The Chords' 1954 hit Sh-Boom was one of the first black doo wop songs to cross over to the pop charts. It's probably one of the most memorable songs of the doo wop era. Like a lot of doo wop groups, The Chords started on the streets of the Bronx in 1951. Former Keynotes Floyd "Buddy" McRae (second tenor) and William "Ricky" Edwards (bass) decided to form a group with first tenor Jimmy Keyes of the 4 Notes. Keyes recommended brothers Carl Feaster (first tenor) and Claude Feaster (baritone) of The Tunetoppers. They eventually added pianist Rupert Branker. At the time, the rumour was that Sh-Boom was about the atom bomb. According to McRae & Keyes, Sh-Boom was simply a nonsense song based on street slang used in the Bronx. In 1954, the group was brought to Atlantic Records producer Jerry Wexler and he wanted them to record a cover of the Patti Page hit Cross Over The Bridge. Wexler didn't like Sh-Boom but it was released on the B-side of Cross Over The Bridge in Apr. 1954. DJs started turning the record over so Atlantic rereleased Sh-Boom as a single in June. It reached #2 on the R & B charts and #5 on the pop charts. It was very common for black doo wop songs to be licensed to record companies so a white group could cover it. Mercury Records had The Crew Cuts record it and it was #1 on the pop charts for nine weeks. There's no question The Chords version is superior but many radio stations would not play black music. There was another group named The Chords so the new name was The Chordcats and then The Sh-Booms. They released unsuccessful follow ups in 1955 and left Atlantic for Vik records in 1956. They split in 1959 but reunited on Atlantic in 1960. Then they split up for good but a new version of The Chords led by Jimmy Keyes started in 1979 and they toured the oldies circuit. Sh-Boom was a one hit wonder but the value of Rhino's 4CD The Doo Wop Box is you can get all those hits in one comp. Here's The Chords performing Sh-Boom in 1980.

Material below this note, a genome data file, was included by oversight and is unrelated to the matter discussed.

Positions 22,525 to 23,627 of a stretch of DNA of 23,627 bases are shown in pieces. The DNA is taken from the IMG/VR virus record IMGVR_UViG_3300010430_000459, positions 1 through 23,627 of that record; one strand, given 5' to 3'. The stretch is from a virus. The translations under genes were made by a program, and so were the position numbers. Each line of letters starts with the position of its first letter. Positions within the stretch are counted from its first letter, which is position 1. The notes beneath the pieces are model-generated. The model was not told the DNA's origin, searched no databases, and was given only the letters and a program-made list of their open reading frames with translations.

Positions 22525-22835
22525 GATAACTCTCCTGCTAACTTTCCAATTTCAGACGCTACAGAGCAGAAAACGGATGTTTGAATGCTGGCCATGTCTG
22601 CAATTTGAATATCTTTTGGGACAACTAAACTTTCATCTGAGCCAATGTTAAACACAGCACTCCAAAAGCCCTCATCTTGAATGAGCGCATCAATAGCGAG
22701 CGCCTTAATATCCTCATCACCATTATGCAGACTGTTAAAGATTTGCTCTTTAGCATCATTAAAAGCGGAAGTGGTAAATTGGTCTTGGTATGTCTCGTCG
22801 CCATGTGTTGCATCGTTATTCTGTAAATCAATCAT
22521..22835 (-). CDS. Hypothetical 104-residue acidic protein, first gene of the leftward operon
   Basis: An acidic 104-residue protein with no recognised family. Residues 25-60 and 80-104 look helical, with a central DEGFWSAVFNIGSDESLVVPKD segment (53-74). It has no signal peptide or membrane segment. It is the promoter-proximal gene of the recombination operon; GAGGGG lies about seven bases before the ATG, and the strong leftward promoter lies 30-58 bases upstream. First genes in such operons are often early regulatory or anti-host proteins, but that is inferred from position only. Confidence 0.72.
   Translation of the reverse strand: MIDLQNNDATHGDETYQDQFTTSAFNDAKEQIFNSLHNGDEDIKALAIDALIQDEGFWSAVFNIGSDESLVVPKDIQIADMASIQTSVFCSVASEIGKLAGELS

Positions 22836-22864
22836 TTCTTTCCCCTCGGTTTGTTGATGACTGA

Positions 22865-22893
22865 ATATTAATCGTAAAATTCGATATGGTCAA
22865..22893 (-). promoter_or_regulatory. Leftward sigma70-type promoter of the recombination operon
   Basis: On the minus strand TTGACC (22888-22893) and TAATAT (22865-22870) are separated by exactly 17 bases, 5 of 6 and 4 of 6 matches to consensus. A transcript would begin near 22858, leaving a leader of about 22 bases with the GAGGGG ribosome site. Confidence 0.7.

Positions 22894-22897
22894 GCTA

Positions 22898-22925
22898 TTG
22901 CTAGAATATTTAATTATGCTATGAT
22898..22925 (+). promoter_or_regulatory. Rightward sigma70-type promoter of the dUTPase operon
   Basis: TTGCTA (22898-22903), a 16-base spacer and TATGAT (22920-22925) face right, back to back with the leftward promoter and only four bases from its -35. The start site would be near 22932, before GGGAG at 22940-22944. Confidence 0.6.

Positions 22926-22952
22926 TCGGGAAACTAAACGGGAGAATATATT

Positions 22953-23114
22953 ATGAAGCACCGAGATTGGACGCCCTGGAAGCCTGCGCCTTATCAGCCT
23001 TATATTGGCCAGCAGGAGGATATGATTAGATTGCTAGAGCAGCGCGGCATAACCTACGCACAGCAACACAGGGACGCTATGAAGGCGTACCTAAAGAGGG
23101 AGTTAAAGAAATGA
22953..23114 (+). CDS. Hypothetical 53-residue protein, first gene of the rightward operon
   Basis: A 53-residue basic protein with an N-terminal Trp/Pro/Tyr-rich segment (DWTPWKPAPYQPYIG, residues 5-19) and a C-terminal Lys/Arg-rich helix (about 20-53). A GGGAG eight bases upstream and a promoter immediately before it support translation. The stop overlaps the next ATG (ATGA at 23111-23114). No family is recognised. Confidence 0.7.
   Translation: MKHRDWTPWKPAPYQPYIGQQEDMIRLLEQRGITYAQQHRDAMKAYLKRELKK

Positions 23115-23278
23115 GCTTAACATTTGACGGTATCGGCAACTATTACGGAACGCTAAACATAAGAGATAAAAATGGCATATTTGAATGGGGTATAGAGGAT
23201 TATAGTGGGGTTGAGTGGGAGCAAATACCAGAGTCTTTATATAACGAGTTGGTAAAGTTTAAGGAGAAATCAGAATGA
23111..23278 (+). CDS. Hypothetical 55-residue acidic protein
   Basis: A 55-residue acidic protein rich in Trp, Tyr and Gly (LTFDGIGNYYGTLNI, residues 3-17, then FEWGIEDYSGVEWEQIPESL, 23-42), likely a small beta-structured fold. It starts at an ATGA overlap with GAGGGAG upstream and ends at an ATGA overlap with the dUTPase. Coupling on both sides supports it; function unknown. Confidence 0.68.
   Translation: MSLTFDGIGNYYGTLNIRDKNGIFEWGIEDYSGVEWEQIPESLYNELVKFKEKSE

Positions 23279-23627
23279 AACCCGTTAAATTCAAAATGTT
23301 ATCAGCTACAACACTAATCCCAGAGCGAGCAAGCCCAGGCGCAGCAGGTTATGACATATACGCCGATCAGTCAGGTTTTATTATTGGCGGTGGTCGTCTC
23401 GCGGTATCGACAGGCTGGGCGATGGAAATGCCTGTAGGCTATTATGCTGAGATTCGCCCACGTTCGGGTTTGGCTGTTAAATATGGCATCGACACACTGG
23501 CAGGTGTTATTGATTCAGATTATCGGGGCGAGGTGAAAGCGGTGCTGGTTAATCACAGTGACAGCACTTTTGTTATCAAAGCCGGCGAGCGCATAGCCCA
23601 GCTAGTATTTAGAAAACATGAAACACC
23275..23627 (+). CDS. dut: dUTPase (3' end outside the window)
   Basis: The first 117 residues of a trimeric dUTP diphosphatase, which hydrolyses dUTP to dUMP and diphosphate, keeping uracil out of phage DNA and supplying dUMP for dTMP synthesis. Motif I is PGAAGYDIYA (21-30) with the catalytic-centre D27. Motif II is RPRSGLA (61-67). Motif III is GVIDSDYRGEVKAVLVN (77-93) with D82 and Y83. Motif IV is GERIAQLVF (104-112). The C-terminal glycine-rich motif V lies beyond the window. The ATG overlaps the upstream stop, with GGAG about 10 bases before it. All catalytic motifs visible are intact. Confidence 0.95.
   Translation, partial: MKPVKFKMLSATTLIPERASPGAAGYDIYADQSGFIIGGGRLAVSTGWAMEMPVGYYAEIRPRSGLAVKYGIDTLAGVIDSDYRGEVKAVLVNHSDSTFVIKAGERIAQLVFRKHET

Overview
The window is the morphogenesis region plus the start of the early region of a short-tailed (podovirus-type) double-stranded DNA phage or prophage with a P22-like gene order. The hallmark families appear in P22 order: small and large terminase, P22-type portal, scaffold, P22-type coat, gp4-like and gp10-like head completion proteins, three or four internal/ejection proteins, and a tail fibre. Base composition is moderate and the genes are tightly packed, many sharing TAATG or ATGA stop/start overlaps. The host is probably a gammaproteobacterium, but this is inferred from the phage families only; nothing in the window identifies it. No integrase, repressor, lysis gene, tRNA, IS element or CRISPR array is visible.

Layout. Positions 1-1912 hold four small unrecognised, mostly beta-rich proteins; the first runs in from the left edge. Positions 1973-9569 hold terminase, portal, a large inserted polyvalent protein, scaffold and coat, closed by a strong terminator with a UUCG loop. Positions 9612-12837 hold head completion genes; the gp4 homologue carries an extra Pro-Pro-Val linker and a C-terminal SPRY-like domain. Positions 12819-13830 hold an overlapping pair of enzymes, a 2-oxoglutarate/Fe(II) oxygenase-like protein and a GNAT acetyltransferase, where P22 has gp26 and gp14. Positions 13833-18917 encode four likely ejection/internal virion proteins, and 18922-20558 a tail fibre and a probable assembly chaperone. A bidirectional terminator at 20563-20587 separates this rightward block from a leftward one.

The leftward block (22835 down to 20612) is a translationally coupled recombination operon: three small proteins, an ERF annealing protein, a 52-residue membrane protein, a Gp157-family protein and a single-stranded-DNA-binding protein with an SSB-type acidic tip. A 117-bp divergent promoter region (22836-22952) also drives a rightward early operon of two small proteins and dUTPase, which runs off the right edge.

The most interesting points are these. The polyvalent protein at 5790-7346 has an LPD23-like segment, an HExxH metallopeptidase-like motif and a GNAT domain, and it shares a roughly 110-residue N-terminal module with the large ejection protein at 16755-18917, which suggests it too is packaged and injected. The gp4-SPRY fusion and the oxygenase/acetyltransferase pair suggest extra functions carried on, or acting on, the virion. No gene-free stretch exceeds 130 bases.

Wednesday, February 18, 2009
JEWELS held an exhibition at today's Frontier fashion show at the National Yoyogi Gymnasium in Yoyogi. Of course the fashion show is showing the spring fashions but it's a free show so it was a good opportunity for JEWELS to promote their May 16 Shinuku FACE show. This included a couple of exhibition bouts. So I thought I would post a few pics from the show. In the top photo, the participating fighters left to right were Misaki Takimoto, Shizuka Sugiyama, Saori Ishioka and Megumi Fujii. And a couple of pics from the exhibition matches. Any Megumi Fujii sighting is worth noting. She looks great and I can't wait to see her in the ring again.
Song:A Thousand Stars
Album:The Doo Wop Box II